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PICKET: Calif. U.S. Atty.'s odd handling of anti-Muslim filmmaker case

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The U.S. Attorney’s Office for the Central District of California handling of the individual Nakoula Basseley Nakoula (AKA Mark Basseley Yousef)who the Obama administration initially and falsely blamed for inciting the terrorist attack on the diplomatic mission in Benghazi, an attack that took the lives of four Americans—including Ambassador Chris Stevens, is odd to say the least.

Mr. Yousef was arrested for violating the terms of his probation on a 2010 bank fraud conviction. He was prohibited from using computers and the internet without supervision. Apparently, Yousef was not the only person involved in the making of the film. It is still unclear how exactly Mr. Yousef contributed his time and talents to the film. 

A source familiar with the case says that Mr. Yousef only wrote the script for the obscure online video “The Innocence of Muslims” and that Mr. Yousef did not direct the film—SAG director Alan Roberts did. NPR detailed more of the charges surrounding the case against Mr. Yousef: 

Prosecutors noted Mr. Youssef had eight probation violations, including lying to his probation officers and using aliases. He could face new charges that carry a maximum two-year prison term.

After his 2010 conviction, Youssef was sentenced to 21 months in prison and was barred from using computers or the Internet for five years without approval from his probation officer, though prosecutors said none of the violations involved the Internet. He also wasn’t supposed to use any name other than his true legal name without the prior written approval of his probation officer. Three names, however, have been associated with Youssef this month alone.

The movie was made last year by a man who called himself Sam Bacile. After the violence erupted, a man who identified himself as Bacile spoke to media outlets including The Associated Press, took credit for the film and said it was meant to portray the truth about Muhammad and Islam, which he called a cancer.

The next day, the AP determined there was no Bacile and linked the identity to Nakoula Nakoula, a former gas station owner with a drug conviction and a history of using aliases. Federal authorities later confirmed there was no Bacile and that Nakoula was behind the movie.

Some of the false statements in Mr. Youssef’s alleged probation violations had to do with the film, Dugdale said. Youssef told probation officials his role was just writing the script, and denied going by the name Sam Bacile in connection with the film, Dugdale said.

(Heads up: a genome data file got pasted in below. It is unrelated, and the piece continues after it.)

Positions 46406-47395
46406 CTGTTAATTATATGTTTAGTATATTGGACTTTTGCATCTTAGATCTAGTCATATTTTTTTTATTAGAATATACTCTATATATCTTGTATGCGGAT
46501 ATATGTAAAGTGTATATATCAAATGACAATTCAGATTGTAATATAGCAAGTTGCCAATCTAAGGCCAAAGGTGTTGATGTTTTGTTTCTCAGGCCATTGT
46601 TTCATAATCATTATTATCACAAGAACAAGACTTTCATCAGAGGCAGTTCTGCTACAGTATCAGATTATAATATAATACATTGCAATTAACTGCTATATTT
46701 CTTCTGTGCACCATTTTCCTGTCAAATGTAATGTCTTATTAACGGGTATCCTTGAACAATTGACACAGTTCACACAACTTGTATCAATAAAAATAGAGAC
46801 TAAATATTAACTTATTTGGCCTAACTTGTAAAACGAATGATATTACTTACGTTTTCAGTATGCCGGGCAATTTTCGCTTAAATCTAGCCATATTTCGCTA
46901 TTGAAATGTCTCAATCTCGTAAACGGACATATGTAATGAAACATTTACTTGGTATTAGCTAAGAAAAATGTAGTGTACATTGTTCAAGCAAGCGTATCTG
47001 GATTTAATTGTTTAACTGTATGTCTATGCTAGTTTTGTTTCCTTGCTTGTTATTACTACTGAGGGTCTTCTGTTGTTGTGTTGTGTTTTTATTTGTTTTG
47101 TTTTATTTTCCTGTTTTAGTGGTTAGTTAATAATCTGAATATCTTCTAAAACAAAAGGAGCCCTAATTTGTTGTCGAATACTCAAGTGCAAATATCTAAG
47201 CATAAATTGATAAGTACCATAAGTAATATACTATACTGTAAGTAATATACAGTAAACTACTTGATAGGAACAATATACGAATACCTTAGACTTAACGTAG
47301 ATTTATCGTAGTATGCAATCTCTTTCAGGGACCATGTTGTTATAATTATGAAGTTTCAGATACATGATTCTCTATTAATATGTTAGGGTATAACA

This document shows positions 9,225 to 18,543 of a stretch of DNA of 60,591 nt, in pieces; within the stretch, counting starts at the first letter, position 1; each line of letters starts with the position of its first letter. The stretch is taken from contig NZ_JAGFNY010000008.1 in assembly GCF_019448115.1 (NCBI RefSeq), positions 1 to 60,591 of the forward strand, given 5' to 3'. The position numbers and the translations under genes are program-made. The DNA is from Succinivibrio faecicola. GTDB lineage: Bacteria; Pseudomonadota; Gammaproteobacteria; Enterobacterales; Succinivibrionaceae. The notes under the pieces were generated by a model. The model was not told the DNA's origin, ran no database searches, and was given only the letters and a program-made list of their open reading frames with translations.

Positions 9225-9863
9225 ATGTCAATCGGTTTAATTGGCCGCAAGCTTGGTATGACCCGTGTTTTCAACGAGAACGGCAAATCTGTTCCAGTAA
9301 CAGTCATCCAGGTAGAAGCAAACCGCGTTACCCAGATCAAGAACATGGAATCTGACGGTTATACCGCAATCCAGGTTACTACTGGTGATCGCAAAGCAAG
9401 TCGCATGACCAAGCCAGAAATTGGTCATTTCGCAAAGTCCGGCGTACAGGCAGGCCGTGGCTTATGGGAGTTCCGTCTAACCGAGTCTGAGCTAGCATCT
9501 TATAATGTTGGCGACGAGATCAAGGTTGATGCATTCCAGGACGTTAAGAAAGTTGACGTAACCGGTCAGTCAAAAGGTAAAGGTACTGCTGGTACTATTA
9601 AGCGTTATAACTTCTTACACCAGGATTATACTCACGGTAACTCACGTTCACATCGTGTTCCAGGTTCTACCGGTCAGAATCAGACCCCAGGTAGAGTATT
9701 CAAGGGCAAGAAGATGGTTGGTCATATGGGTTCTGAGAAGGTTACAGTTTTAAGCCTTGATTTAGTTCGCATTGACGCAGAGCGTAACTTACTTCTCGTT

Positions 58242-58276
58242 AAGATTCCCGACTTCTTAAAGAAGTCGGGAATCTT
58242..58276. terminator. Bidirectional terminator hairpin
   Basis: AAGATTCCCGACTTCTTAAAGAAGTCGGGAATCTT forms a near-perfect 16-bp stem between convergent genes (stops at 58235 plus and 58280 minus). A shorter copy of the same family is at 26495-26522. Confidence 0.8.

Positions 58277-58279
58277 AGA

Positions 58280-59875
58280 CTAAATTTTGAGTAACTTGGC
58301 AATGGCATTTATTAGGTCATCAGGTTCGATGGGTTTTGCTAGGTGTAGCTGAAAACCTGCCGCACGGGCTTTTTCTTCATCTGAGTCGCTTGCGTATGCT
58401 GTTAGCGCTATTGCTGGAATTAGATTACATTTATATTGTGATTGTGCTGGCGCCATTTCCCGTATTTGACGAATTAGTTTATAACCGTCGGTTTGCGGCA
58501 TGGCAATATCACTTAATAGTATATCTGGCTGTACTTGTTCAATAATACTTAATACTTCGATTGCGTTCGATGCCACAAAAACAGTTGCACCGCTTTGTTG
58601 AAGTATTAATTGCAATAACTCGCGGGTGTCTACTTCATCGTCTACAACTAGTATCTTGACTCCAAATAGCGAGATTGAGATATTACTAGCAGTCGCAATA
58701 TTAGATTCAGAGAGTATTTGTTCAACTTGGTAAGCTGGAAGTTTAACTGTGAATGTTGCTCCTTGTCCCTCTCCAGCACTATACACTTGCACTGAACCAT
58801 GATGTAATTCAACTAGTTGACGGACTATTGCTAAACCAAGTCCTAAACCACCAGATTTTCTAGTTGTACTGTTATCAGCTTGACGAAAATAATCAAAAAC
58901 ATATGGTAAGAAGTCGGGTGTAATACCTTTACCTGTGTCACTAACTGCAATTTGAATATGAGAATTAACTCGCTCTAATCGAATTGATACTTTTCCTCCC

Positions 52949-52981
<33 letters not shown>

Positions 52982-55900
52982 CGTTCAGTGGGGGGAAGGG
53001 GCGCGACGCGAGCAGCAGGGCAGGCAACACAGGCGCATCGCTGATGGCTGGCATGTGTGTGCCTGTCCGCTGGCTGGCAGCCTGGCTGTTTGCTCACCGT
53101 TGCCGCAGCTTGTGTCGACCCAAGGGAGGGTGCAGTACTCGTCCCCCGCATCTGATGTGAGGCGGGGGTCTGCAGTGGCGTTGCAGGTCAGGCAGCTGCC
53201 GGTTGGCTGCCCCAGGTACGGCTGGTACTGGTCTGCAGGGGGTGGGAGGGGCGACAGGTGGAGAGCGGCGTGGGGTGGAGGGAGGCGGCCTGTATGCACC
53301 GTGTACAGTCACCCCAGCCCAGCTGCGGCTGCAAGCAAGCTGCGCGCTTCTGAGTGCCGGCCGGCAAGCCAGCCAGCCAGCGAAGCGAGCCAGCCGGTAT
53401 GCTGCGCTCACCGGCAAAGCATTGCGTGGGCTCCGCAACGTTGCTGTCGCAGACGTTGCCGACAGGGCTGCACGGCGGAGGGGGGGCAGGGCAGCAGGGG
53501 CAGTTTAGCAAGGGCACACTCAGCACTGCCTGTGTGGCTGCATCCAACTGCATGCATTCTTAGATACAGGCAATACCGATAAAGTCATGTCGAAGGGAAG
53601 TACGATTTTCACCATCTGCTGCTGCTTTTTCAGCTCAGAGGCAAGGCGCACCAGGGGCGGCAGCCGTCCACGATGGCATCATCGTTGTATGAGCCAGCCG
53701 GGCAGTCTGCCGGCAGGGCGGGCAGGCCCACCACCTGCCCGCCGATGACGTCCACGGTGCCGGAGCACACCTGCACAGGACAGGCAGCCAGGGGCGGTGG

Before going into hiding, Mr. Youssef acknowledged to the AP that he was involved with the film but said he only worked on logistics and management.

As I pointed out in my previous piece on this issue, Mr. Yousef has been detained for almost one month in the Los Angeles Metropolitan Detention Center and is being held without bond. His next court date, an evidentiary hearing, is on November 9—how politically convenient given that it is three days after the presidential election.

What is curious, though, is the fact that the original Asst. U.S. Atty. Jennifer Williams, who helped prosecute Mr. Yousef’s bank fraud conviction, is not the attorney Mr. Yousef’s lawyers would eventually deal with. Mr. Yousef’s probation violation case, for no explained reason, was kicked up to Chief Criminal Division prosecutor Asst. U.S. Atty. Robert Dugdale. Dugdale is second in the chain of command below U.S. Atty. Andre Birotte of the Central District of California.

California’s Central District office spokesman Thom Mrozek wrote in an e-mail that AUSA Williams “was one of at least two prosecutors who worked on that [bank fraud] case. She only handled the latter stages of the case, including the sentencing.”

When I pointed out that AUSA Dugdale was not part of the team of attorneys who did prosecute Yousef’s case and asked why the case was kicked up the chain to AUSA Dugdale, Mr. Mrozek responded, “I don’t comment on staffing decisions.” 

It should not be forgotten that Mr. Yousef was also a federal snitch. One must wonder if this case has anything to do with the U.S. Attorney’s office unusual silence and staff shifts with Mr. Yousef’s current case. Unfortunately, the US Attorney’s Office California’s Central District is not talking much.  

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